More falls for sterling if Boris Johnson gets to Number 10

Should Boris Johnson be the next UK Prime Minister, we can expect the pound to be driven down even further.

Johnson is the favourite to win the Tory leadership contest, securing the support of over 40 Conservative MPs, placing him streets ahead of his rivals.

As such, should he get to Number 10, the pound will be delivered another bloody nose.

Additional downward pressure will impact sterling in this case due to the increased probability of Boris Johnson taking Britain into a no-deal Brexit.

However, even with Brexit aside, a win for Johnson in the Conservative leadership battle would almost certainly increase the volatility of the pound. He is renowned for his gaffes and controversies, so if he does get the keys to Number 10, his off-the-cuff comments could lead to sharp moves in sterling.

Indeed, over the past two years, the pound has been battered in regard to its price against other currencies.

The substantial fall in the value of sterling has lessened people’s purchasing power and resulted in a drop in UK living standards.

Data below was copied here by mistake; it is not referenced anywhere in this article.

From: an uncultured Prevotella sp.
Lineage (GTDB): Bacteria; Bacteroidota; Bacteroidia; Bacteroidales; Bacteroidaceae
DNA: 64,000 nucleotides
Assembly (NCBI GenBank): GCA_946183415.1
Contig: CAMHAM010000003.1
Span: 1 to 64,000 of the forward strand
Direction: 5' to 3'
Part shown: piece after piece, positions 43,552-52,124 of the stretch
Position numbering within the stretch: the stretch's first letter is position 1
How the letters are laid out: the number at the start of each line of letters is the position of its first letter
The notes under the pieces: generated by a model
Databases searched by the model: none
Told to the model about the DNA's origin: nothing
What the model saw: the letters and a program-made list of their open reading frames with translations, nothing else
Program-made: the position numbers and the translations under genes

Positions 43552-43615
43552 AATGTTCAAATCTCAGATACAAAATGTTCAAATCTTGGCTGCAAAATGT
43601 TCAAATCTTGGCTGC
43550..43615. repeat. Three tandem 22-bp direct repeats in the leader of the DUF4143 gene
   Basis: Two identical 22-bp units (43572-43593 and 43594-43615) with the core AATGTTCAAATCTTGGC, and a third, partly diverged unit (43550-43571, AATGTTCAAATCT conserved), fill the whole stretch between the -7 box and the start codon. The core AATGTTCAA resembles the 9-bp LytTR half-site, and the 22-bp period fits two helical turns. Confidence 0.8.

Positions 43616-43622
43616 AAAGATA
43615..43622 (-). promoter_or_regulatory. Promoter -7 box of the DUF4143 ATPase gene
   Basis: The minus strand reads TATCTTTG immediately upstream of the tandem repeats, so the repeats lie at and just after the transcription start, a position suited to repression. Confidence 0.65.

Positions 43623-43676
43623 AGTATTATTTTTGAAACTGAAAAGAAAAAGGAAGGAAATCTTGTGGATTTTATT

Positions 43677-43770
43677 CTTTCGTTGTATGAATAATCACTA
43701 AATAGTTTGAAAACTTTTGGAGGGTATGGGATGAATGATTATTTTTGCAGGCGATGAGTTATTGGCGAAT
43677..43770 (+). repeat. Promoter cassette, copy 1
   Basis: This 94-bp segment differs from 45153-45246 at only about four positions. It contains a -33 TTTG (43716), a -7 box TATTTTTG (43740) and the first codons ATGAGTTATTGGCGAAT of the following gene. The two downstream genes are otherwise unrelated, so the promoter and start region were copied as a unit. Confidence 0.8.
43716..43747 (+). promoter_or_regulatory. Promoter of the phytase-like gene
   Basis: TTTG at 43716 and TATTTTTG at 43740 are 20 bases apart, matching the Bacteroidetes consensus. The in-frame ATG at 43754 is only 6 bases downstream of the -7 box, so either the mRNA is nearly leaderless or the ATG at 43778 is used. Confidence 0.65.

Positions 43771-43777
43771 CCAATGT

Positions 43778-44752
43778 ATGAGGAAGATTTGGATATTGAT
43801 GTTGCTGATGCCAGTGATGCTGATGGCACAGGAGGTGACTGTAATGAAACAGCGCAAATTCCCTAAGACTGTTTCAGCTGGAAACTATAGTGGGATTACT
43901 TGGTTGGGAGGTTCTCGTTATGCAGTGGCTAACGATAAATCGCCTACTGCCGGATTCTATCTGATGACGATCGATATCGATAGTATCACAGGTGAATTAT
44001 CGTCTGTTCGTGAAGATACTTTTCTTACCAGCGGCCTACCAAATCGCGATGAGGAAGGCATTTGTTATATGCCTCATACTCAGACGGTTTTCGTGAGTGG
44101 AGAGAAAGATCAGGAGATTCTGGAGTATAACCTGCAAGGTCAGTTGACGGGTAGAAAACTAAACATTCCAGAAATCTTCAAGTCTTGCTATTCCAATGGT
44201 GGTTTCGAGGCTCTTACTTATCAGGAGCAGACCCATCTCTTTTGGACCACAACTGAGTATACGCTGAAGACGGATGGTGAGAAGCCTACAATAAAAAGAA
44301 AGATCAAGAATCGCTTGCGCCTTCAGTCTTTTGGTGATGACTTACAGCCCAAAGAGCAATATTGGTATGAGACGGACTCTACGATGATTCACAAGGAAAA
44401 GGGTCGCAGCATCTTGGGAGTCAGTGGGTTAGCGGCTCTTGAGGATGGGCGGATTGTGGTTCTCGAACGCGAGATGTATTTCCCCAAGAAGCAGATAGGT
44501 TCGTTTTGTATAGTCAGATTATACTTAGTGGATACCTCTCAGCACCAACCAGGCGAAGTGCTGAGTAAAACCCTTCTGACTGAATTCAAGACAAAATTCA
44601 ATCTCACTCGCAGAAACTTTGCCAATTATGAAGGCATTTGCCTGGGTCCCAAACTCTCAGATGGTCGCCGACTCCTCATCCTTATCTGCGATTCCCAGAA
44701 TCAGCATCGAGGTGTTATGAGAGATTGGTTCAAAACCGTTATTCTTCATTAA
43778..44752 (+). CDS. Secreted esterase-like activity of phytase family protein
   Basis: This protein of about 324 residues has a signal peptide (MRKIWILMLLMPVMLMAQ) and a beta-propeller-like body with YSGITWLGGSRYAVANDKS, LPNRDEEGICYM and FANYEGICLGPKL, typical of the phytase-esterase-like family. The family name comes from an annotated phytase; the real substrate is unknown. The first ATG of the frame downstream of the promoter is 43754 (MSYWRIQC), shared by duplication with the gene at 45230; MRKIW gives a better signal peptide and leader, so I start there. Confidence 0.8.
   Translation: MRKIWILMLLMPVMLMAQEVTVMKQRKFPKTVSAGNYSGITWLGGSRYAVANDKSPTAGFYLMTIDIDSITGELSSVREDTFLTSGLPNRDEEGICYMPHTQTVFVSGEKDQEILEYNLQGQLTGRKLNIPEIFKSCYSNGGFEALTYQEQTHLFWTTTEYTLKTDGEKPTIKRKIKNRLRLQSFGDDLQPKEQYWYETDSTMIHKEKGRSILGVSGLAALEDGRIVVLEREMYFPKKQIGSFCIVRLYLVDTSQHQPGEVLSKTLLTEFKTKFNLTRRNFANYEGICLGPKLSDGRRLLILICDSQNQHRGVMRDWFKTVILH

Furthermore, weaker sterling means costlier imports, with mounting prices being passed on to customers.

Although some people are of the opinion that the fall in sterling is good news for exports, it must be remembered that around half of UK exports depend on imported components. As such, if the pound drops in value, these will become more expensive.

In addition, a low pound is not what British holidaymakers and travellers overseas want to hear, as trips to the U.S. and Europe become more and more expensive. Destinations such as Dubai and China are also more expensive as their currencies are pegged to the U.S. dollar.

That said, the predominant factor for Britain is that one of the country’s biggest and most important sectors, financial services, will suffer with another blow to the pound. It will be impacted as it is built on foreign investment that puts its faith in a strong pound.

Indeed, financial services contributes 6.5 per cent to British GDP, forming part of an overall service that makes up 80 per cent of the UK’s economic output

Since the Brexit referendum three years ago, a weak pound has in fact become the ‘new normal. However, if Boris Johnson does secure the job as the next Prime Minister, sterling can be expected to fall further.

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